To do list using Vanilla JS | to do list javascript code - codewithrandom

To do list using Vanilla JS | to do list javascript code - codewithrandom

To do list using Vanilla JS | to do list javascript code - codewithrandom

In this tutorial, we will explore how to make a To-do list
using HTML, CSS, and Vanilla JS. A To-do list is a basic organizer list where we can list out the tasks we have to do. 

To-do List JavaScript is a great project for beginners as it pushes their knowledge about JavaScript.


Live Project:

Here is the live demonstration of our final project. We have a textbox to write the task and then add it to the list. Once a task is added is visible in the list, each task can be checked once completed. Also, a delete button is present to delete a task from the list.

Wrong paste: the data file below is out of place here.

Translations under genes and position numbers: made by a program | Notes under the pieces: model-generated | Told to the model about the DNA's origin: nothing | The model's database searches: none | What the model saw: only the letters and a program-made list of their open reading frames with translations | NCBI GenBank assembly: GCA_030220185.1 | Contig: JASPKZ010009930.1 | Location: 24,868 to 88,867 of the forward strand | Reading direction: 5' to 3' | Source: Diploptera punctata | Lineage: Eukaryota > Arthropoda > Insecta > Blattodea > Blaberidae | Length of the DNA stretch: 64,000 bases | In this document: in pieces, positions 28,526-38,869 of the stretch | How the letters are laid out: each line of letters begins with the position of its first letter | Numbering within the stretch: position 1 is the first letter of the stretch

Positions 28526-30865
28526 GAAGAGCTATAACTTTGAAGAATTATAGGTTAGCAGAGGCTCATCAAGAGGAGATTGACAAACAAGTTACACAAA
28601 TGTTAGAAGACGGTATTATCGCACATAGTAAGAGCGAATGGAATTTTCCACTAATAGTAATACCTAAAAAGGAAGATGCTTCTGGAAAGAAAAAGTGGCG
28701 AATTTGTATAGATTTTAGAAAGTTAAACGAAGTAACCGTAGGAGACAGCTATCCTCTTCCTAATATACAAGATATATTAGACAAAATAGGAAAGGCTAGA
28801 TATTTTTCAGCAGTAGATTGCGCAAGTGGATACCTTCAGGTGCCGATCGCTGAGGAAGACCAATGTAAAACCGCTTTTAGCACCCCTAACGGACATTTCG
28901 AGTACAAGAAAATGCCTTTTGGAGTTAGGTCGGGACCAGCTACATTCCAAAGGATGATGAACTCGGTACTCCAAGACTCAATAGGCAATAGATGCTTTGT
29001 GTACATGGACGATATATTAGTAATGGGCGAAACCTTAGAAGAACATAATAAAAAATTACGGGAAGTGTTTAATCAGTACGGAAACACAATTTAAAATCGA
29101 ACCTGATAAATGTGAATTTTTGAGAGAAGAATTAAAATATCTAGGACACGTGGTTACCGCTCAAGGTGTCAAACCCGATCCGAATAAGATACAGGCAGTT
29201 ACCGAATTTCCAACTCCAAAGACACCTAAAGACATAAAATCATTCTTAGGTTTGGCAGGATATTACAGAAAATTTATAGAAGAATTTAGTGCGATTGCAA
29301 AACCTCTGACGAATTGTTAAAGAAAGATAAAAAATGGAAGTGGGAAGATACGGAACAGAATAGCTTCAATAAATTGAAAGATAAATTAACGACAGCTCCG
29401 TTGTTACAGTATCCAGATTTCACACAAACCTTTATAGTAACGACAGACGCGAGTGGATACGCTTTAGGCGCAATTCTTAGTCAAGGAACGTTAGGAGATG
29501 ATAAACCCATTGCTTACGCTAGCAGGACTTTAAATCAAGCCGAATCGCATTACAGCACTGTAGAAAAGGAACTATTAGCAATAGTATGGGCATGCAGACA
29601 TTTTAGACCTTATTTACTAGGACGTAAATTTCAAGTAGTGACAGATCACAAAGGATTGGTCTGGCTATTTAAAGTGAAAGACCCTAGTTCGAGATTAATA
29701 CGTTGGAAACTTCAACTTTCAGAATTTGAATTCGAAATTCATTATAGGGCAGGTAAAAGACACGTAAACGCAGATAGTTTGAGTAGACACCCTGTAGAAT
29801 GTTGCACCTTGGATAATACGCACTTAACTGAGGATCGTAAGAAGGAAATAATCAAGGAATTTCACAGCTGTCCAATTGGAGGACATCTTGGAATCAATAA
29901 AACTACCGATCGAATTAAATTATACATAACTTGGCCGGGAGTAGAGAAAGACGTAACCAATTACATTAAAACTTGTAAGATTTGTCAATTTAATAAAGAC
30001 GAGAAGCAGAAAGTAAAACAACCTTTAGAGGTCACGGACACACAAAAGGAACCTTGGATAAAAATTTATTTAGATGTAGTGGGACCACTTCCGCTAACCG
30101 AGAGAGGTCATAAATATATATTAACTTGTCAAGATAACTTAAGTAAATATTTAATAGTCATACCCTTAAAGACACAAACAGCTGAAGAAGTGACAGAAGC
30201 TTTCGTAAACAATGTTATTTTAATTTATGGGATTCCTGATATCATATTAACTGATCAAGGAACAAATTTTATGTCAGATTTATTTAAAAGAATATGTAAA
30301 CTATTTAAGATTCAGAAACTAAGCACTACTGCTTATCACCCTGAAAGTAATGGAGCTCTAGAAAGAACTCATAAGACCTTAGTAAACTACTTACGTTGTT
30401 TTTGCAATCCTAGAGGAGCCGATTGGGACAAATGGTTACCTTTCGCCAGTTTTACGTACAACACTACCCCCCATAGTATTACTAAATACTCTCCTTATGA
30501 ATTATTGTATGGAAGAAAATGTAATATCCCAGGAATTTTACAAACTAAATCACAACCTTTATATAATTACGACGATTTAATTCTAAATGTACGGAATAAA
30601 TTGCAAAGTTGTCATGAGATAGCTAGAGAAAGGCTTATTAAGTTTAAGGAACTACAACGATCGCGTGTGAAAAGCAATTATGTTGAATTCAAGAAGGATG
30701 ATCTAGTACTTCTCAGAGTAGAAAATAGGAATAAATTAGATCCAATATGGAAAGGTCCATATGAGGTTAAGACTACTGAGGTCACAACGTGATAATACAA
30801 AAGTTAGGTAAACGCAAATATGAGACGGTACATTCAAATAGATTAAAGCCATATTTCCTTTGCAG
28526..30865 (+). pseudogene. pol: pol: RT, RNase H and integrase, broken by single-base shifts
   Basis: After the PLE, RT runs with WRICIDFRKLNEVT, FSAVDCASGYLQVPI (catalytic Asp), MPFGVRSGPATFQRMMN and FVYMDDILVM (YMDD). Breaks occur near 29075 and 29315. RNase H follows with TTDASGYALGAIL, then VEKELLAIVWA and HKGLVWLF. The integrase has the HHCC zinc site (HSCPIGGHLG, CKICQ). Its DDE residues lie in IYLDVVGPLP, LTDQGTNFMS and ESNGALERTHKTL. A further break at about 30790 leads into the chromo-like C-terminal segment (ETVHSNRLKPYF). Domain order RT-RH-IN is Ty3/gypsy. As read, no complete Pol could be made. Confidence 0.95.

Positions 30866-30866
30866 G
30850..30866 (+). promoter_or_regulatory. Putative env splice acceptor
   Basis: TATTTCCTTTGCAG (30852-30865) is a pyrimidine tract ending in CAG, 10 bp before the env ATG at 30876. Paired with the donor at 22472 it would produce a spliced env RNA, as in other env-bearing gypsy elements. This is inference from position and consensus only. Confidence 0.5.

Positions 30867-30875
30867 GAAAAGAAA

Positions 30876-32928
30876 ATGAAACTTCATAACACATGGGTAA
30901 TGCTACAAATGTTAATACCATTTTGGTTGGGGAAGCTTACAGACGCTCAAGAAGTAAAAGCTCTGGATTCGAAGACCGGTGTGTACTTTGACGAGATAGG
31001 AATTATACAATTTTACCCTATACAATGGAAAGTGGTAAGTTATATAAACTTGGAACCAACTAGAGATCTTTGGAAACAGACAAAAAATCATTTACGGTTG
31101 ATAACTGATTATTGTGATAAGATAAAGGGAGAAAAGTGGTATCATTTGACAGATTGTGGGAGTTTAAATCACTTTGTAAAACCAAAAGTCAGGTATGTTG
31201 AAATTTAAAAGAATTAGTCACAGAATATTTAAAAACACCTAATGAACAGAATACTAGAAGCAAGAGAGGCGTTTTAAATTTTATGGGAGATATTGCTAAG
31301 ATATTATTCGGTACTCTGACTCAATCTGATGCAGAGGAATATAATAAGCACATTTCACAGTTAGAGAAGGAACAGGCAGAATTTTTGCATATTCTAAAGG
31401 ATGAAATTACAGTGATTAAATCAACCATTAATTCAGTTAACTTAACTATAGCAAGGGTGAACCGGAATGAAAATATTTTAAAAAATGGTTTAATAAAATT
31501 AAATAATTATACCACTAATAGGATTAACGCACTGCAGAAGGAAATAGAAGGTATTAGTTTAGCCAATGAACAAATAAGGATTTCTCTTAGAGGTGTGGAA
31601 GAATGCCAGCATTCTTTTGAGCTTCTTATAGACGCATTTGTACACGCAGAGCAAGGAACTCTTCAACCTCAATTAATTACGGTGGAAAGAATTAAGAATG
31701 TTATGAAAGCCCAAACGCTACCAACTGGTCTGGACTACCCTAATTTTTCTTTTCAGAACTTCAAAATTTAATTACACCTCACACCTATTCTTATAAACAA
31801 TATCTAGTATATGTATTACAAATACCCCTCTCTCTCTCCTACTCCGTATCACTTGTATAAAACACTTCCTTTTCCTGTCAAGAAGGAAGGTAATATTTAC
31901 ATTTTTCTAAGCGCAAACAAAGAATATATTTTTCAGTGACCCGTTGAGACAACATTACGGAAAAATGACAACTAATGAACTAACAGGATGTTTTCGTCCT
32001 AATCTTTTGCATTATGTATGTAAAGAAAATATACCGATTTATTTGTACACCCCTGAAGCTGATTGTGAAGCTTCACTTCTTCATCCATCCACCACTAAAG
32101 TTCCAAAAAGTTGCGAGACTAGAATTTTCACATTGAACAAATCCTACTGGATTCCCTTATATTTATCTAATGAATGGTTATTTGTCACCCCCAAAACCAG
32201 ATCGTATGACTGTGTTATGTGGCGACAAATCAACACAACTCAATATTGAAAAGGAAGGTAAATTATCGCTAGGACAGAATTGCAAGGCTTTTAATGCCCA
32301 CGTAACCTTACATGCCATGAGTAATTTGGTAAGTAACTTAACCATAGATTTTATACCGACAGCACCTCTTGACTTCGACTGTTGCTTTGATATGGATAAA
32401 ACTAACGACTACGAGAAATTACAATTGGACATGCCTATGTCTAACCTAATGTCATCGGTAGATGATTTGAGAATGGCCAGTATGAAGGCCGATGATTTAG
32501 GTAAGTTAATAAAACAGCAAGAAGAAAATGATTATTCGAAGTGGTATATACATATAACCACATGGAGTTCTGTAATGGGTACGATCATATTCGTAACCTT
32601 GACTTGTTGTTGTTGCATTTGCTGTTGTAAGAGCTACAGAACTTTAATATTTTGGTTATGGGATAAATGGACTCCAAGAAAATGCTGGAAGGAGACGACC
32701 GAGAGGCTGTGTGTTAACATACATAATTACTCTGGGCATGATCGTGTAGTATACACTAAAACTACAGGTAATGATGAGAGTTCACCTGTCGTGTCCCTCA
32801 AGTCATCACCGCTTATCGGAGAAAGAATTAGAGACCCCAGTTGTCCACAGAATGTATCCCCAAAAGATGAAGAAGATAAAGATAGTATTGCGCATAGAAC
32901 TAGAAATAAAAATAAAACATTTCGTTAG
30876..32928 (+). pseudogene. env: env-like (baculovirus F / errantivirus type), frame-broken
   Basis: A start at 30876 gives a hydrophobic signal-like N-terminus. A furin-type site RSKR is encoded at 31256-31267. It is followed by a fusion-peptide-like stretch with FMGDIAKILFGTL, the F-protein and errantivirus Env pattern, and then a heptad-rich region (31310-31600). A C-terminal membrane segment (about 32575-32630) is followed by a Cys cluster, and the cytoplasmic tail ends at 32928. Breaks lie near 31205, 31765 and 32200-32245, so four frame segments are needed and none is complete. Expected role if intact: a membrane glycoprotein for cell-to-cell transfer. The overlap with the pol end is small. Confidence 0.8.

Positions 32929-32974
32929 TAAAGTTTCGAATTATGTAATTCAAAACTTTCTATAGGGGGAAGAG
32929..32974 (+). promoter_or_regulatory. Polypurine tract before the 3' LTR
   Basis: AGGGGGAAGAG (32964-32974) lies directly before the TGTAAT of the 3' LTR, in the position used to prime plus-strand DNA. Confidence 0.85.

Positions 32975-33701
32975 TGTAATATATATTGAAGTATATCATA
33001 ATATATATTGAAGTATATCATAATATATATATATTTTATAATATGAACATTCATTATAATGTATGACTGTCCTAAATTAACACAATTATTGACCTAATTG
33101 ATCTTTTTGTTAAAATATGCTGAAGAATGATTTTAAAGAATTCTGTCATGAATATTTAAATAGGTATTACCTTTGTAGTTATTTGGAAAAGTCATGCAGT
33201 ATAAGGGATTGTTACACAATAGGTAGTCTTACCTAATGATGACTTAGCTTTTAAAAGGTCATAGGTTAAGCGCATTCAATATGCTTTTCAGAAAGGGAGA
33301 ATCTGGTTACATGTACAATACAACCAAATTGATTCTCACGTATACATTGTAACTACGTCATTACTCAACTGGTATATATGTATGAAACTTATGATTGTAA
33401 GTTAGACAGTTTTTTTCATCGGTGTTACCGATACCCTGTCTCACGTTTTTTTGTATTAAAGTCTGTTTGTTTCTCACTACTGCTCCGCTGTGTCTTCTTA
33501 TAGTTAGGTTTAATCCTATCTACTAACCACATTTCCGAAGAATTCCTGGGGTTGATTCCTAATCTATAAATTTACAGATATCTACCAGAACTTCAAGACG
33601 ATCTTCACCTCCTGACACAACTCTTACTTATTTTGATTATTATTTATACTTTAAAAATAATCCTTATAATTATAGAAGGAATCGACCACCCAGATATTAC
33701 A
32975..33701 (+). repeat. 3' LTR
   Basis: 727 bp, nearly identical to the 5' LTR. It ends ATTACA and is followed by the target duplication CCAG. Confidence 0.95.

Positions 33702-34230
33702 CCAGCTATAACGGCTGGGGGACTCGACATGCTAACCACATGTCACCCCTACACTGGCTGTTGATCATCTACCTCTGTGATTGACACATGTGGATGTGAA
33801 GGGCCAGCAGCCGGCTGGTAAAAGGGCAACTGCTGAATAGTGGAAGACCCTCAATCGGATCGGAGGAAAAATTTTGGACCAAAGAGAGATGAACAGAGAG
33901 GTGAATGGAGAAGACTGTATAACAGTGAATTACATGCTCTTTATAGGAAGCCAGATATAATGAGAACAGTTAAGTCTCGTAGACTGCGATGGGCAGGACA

See the Pen to-do-list by Ankit Joshi (@ankit9015) on CodePen.


Prerequisite: 

As a prerequisite, all you need is a basic understanding of HTML, CSS, Vanilla JS, and DOM to get started with this project.

Step 1: Create the basic HTML structure.

After writing the HTML boilerplate code and linking it with the CSS file, we will create a container for our toggle switch. 

 <div class="container">   
  </div>   

Step 2: Use CSS to design the background and switch the container.

We are using a grid layout for this project, but you can use any layout of your choice.

 *,  
 *:before,  
 *:after{  
   padding: 0;  
   margin: 0;  
   box-sizing: border-box;  
 }  
 body{  
   height: 100vh;